What is My Value Under Capitalism?

Learning to tell the difference between intuition and impulse

Kelly Tatham

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August 25th, 2022
Strathcona, Vancouver, Canada

I had a session with an intuitive yesterday and I asked her about my health. In prepping questions for our session, asking about caffeine or sugar or weed never crossed my mind. Work. Love. Money. Travel. All the usual suspects. But my own embodied health? What a concept.

It took her suggestion, and after we’d crossed the work and travel bridges, for me to ask —

“About my health… I’ve tried out cutting out caffeine and sugar. I want to know what’s best for my body and I’m just not sure…”

She looked at me and laughed. “Why would you do that?”

“I don’t know.” I laughed. “Because I like to push the edges of things?”

She nodded.

“Or because I like to punish myself?” I suggested. “I don’t know. It’s a journey.”

“Hm.” She paused, before blowing my mind. “It’s not about the food, it’s about the stress.”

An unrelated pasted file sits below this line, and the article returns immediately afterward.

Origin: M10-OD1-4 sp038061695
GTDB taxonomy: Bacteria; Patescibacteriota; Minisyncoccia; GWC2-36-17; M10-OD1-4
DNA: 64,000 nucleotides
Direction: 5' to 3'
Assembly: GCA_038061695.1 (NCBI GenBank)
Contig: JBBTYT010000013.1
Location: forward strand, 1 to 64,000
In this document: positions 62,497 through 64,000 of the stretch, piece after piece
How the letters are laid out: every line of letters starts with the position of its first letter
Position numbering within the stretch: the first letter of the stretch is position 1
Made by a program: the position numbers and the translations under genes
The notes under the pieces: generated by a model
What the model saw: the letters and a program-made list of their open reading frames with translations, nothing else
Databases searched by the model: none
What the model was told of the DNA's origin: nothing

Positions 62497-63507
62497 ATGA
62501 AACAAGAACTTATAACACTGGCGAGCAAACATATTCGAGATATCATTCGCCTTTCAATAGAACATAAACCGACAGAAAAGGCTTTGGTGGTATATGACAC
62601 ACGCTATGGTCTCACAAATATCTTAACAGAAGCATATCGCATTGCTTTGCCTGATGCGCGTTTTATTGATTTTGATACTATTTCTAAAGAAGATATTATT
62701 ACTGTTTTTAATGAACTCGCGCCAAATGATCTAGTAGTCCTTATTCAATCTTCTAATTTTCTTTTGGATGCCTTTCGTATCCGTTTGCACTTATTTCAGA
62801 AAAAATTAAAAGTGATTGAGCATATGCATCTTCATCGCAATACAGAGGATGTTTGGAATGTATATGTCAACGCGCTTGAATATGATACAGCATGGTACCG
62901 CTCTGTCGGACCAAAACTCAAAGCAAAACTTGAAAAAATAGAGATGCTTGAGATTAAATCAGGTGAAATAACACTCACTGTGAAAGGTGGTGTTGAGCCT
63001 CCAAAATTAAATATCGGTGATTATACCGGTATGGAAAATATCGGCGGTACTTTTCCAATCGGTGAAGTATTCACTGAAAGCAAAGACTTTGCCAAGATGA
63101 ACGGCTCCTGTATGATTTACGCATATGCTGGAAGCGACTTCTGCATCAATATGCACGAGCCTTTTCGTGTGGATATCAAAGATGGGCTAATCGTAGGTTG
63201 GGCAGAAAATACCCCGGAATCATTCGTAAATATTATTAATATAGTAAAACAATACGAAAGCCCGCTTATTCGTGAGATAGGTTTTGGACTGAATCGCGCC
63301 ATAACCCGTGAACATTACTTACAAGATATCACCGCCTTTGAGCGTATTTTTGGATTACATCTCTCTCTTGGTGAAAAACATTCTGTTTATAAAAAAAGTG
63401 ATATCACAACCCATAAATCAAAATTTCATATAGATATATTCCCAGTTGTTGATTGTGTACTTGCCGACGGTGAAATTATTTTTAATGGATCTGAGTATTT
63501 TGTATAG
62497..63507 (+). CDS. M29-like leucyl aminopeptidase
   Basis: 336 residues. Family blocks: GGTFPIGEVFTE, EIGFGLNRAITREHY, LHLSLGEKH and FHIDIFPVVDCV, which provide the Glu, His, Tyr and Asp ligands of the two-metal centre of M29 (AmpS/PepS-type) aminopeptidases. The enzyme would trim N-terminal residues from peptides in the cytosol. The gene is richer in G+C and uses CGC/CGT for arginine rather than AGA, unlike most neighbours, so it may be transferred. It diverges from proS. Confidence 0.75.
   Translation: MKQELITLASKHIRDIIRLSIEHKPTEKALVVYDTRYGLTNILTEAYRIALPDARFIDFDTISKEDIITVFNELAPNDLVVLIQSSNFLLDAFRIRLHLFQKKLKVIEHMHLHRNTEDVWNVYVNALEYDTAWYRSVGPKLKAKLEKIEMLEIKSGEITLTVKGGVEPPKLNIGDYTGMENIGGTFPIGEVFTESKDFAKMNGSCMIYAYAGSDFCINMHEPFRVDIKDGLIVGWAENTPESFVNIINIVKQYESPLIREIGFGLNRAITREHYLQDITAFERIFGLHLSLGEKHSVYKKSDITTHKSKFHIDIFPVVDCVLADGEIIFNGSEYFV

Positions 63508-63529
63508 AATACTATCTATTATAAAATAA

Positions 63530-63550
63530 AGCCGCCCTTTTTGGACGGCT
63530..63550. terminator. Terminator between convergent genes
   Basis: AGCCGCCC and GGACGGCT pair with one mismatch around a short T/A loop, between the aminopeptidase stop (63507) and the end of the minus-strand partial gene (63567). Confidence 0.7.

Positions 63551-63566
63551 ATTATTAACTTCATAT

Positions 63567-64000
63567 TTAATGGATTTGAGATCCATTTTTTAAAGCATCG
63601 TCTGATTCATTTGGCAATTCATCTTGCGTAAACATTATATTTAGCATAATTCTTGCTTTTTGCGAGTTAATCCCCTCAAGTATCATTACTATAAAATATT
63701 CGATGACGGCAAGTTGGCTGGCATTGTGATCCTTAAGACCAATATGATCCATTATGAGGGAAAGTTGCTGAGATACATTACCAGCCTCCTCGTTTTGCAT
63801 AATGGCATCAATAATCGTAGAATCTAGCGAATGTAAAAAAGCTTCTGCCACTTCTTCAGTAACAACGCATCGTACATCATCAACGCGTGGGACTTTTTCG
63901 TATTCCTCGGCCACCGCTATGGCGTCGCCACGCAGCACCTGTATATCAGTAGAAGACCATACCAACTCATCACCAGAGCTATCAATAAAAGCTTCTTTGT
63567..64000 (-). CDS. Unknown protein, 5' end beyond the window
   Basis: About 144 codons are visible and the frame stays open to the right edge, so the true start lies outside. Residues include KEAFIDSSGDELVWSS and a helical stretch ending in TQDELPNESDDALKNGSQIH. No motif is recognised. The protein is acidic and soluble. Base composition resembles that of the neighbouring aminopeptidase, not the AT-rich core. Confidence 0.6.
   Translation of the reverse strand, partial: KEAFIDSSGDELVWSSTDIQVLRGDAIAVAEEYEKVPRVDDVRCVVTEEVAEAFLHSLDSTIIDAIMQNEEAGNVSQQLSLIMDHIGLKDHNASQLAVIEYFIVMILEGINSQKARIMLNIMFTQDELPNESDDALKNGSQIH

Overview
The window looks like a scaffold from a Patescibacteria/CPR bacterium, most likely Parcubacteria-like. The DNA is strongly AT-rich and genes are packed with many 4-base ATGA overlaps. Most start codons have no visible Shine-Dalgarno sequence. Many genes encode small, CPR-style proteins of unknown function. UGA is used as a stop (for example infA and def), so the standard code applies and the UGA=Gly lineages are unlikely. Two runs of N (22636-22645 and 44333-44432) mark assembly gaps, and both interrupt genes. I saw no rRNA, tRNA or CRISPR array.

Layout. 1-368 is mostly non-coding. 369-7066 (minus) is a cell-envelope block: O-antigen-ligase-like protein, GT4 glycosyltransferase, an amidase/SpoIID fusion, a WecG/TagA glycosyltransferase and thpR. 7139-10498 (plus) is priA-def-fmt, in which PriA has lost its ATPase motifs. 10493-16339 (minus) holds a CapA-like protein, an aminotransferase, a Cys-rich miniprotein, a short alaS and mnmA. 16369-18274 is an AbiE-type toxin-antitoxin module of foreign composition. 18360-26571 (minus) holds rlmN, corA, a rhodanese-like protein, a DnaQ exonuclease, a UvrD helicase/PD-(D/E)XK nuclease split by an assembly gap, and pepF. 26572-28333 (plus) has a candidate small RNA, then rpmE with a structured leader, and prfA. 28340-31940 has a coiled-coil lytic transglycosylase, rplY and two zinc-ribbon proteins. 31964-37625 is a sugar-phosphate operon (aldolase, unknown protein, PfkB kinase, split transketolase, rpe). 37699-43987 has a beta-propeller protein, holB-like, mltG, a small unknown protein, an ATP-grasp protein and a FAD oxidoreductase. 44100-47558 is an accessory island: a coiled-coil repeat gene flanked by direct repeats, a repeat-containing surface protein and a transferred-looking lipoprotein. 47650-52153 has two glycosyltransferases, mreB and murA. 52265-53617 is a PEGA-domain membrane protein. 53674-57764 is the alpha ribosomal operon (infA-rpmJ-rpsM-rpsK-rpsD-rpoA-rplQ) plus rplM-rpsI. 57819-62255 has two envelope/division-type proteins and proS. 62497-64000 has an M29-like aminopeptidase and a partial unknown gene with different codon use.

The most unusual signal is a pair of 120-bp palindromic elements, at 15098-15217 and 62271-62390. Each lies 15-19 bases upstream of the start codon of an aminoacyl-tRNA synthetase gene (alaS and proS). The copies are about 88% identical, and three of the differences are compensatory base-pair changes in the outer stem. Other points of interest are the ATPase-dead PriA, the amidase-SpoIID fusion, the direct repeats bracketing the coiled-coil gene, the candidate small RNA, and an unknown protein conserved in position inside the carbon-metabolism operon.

My mouth dropped as this truth ran down my ear canals and into my brain.

It’s not the food. It’s the stress. Ugh. Yep.

I asked about weed next and she gave me another answer I already knew — that using it wisely is about intention and not escape. Same as the food. Then she told me that I’m very intuitive, that I need to spend more time grounding, and reminded me that the easiest way to tap into my intuition is to sense the feeling in my body and recognize when I feel myself contract and when I feel myself expand.

Maybe people out there really do hold all the secrets, and I’m just too stubborn to listen.

I want to be tapped into this sense of intuition all of the time, but sometimes I struggle to access that feeling. There are too many stories in my head, too many impulses swirling. Are the impulses my intuition? Or are they my conditioning? How can I tell the difference between the two?

I wonder this as I scroll through Tik Tok, watching everyone give advice, preaching at me like they…

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Kelly Tatham

Fugitive. Systemsthinker. Saving the world is easier than we think. There is no world // kellytatham.com